However, Koch still feels the group is improving, even if results aren’t coming.

“Every team we play is significantly improved (from years past). We’re improving, too,” Koch said. “I feel we’re getting better every week. The big bonus for our group is the sky’s the limit. If I looked at the Eastern Conference, we’re the team that’s not quite where they need to be yet. Thankfully, we’ve only played nine games, and there are 32 games in the season, so we are heading in the right direction ... We have to stay patient and stay positive.”

8. Measuring the crowd

The crowd Saturday ranked third among the four home games this season, despite perfect weather on an early weekend evening. But it still is the eighth-best crowd in the club’s 19-game history at Nippert Stadium.

FCC drew a season-best attendance of 23,144 in the home opener and its record crowd was 24,376 in the regular-season finale last year against Orlando.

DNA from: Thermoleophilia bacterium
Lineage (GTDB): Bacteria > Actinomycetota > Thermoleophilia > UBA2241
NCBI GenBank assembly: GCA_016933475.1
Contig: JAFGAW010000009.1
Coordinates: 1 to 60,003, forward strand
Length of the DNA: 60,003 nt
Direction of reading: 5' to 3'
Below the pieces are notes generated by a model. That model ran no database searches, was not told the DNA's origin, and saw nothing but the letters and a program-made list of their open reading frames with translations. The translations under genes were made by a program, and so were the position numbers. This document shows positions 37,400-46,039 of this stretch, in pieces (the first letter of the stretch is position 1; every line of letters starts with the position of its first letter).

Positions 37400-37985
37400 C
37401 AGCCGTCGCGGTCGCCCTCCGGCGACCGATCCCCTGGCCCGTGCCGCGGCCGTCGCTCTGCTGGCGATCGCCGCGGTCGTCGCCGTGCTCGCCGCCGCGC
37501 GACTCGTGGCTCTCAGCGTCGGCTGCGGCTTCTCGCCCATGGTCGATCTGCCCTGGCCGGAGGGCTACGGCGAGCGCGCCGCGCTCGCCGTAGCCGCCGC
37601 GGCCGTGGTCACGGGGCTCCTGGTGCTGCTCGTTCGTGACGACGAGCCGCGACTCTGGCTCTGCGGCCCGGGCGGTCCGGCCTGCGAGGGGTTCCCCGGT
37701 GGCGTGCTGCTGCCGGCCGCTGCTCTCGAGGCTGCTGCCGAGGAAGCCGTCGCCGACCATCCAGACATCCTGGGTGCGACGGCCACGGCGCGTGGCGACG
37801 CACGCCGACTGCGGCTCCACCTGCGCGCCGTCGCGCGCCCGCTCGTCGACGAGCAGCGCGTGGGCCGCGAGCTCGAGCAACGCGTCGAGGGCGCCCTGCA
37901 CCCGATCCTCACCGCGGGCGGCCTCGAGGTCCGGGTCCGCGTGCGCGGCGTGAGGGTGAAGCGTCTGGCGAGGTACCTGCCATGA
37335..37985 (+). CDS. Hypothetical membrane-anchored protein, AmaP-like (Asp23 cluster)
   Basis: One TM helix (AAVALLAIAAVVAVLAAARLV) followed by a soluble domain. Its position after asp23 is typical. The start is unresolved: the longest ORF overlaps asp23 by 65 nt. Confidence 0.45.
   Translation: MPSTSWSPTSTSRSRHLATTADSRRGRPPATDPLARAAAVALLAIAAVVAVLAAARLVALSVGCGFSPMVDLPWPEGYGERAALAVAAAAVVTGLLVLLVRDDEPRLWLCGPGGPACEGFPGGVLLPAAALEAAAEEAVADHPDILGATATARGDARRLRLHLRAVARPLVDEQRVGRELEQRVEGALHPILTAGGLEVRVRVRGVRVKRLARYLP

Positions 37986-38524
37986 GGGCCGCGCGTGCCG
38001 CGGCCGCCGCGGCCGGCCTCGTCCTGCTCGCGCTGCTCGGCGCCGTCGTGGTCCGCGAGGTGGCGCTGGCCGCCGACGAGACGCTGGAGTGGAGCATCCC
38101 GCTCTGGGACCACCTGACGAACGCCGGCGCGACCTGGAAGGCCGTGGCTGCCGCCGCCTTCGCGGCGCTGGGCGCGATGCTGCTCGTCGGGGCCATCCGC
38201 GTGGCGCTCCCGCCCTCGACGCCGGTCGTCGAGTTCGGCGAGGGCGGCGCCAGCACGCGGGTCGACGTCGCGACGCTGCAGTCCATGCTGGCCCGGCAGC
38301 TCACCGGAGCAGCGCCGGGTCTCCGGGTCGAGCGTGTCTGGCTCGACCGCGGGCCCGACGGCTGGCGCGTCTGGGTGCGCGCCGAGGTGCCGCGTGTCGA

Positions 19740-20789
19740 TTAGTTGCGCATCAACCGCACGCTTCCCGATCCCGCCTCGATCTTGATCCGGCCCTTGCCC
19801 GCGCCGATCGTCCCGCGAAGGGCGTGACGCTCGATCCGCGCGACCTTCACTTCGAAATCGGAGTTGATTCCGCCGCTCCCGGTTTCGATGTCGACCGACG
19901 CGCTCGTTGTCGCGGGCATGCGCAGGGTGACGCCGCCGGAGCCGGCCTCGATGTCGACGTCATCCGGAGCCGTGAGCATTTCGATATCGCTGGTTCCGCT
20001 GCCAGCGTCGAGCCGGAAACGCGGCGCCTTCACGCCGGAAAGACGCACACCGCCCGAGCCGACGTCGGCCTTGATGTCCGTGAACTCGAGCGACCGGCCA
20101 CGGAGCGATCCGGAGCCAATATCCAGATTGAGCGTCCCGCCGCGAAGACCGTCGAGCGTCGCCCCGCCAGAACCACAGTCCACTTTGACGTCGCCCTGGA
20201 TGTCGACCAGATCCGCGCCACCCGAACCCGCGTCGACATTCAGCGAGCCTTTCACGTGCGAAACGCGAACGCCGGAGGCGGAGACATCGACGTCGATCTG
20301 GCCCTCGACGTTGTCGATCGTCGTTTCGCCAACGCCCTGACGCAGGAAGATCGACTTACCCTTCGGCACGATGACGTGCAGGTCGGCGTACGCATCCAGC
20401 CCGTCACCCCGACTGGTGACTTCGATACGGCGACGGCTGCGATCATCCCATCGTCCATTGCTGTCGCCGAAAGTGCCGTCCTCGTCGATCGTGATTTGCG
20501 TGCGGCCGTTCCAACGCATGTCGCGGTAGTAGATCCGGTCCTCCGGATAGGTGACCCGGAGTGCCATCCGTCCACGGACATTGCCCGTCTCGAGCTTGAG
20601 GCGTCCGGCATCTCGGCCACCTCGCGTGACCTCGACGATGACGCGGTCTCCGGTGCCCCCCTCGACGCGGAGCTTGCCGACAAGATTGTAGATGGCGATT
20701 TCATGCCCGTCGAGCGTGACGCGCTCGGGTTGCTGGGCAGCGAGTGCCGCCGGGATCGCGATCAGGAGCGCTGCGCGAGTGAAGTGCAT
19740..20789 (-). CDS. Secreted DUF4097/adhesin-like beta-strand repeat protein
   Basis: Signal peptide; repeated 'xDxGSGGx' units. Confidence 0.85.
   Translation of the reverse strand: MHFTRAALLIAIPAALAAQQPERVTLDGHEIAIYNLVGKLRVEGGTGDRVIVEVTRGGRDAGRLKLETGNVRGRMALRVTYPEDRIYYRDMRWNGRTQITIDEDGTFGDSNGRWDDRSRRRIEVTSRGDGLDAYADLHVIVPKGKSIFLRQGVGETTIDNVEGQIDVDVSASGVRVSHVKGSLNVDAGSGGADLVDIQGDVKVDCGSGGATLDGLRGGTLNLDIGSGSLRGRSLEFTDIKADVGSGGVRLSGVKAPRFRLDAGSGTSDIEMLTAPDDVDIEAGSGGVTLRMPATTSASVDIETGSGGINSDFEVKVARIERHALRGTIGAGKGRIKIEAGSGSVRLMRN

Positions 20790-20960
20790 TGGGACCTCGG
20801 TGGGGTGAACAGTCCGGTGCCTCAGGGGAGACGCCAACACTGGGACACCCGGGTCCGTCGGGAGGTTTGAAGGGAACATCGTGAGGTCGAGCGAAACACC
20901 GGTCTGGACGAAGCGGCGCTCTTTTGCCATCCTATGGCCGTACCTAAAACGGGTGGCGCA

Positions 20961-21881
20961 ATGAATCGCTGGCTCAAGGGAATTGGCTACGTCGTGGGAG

Cincinnati fans had not yet witnessed a loss after the club went 1-0-2 in the first three home games this year.

“It’s disappointing when you have fan support like that and let them down,” defender Harrison Delbridge said.

9. Looking ahead

The Orange and Blue step away from USL play Wednesday to host AFC Cleveland in the second round of the U.S. Open Cup, a match that could see several reserves in the lineup for FCC.

The Royals were the 2016 National Premier Soccer League national champions and have made the playoffs four of the five years they’ve been in existence. The NPSL is a fourth-division league of the American soccer pyramid.

“We just went out and played a very tough, physical game, so we will have to assess the players and see where they are at,” Koch said. “… Are we going to rotate completely or go with the same group or do more of a hybrid, we’ll make that decision.”

The winner of that game advances to play either Louisville City or Tartan on May 31.

FCC is home again each of the next two weekends and play six of its next seven games -- potentially seven of eight if it advances in the Open Cup -- at home.